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The Purpose of the Expedition


Chief Scientist Harold
Sverdrup conducting
water sampling
experiments.
Wlikins 33-13-34

Special datasheets were used to
record scientific information.  This
example is from the day on which the
Nautilus reached her “farthest Northing.” Wilkins OV-16.

“In short, the expedition is for the purpose of gathering data in connection with a plan for comprehensive meteorology study, including the polar areas and with the hope that once polar meteorological stations are established it will be possible to forecast for several years in advance, the seasonal conditions, and to collect scientific data of academic and economic interest from an area hitherto unapproached by a scientific staff equipped with a complete scientific laboratory and facility for comfortably carrying out their investigations and provided with adequate means of sustenance and means of safe retreat.  Millions of dollars are spent each year by various institutions in oceanographical and geophysical research.  A submarine will provide means for similar investigations in an economic and safe manner, in areas as yet untouched by scientists.”  (Source Wilkins 15/33)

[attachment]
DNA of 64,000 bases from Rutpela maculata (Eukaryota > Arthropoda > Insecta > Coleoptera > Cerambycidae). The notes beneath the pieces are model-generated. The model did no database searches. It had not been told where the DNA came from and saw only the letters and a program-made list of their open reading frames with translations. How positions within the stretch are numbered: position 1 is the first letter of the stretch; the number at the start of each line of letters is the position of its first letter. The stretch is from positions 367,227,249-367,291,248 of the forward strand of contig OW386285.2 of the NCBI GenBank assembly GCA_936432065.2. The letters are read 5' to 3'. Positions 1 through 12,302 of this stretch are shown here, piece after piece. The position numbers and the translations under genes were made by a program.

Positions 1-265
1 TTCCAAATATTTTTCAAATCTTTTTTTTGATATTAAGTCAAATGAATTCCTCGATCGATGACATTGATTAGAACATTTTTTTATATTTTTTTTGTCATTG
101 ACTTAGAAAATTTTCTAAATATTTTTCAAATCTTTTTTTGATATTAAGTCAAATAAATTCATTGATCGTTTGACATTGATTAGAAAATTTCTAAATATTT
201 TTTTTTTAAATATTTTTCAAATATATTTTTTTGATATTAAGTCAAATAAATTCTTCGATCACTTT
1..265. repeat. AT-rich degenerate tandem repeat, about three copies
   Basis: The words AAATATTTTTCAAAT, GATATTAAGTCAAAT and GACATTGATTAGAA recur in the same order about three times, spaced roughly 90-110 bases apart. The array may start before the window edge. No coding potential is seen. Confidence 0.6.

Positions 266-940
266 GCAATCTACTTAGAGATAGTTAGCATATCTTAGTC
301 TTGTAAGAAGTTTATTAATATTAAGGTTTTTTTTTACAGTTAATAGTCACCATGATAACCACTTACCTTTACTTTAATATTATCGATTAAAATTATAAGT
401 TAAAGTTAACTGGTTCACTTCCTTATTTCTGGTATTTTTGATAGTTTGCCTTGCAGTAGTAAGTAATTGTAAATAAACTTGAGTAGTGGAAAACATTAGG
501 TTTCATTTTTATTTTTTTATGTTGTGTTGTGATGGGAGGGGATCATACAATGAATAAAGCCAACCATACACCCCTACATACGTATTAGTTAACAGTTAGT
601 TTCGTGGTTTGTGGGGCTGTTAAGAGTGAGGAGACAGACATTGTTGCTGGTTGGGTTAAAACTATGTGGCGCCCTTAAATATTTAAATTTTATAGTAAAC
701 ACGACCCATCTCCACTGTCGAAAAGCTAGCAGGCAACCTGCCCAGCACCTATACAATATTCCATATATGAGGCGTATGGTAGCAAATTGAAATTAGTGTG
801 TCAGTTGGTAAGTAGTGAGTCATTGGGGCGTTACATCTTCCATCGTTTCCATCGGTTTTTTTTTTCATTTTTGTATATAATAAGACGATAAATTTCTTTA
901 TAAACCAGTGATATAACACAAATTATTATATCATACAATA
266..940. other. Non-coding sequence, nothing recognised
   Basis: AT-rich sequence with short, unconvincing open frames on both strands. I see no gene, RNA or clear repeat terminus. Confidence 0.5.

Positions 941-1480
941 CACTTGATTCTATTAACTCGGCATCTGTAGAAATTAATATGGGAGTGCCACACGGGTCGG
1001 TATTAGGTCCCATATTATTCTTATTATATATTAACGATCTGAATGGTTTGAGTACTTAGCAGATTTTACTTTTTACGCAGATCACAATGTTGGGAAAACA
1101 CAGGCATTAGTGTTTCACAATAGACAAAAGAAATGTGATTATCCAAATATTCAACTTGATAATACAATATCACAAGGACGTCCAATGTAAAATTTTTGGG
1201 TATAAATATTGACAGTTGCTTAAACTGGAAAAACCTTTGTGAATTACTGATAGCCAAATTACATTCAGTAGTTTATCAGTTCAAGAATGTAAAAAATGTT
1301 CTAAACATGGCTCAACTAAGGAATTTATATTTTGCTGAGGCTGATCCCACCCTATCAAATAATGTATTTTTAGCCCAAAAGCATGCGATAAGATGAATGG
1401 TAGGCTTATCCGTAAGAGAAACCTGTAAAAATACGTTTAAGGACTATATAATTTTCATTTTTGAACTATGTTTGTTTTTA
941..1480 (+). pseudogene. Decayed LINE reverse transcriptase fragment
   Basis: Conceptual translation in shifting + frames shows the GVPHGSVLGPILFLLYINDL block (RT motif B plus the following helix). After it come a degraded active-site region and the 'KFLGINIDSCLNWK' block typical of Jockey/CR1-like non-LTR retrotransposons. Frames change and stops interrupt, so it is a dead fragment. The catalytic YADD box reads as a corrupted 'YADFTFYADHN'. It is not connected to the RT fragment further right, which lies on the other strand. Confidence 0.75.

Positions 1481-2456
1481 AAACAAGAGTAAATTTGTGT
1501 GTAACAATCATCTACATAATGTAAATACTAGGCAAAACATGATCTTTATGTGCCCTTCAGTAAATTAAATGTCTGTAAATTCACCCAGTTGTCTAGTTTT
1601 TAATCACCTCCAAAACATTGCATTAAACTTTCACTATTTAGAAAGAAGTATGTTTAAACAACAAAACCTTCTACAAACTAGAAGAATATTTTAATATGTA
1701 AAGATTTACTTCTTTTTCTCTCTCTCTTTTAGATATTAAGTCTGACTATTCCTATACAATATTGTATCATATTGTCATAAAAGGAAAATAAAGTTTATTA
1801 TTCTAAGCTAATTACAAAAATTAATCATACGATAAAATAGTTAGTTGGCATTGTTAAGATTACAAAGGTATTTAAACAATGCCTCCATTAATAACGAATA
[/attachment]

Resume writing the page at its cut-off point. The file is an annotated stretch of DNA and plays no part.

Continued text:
Document detailing the purpose
 of the expedition. Wilkins 15-33.


Wilkins (left) and Ray Myers (right)
establishing radio contact. Wilkins 37-4.

Wilkins at the typewriter writing his daily installment in fulfillment of his agreement with the Hearst empire. Wilkins 33-13-2.

Inside the cramped quarters of the Nautilus. Wilkins at center,
Sverdrup, at left.
Wilkins 33-12-1.

Wilkins, left and chief
scientist Harold Sverdrup.
Wilkins 33-11-9

Chief radio operator Ray Meyers at the periscope. Wilkins 33-11-24.
 

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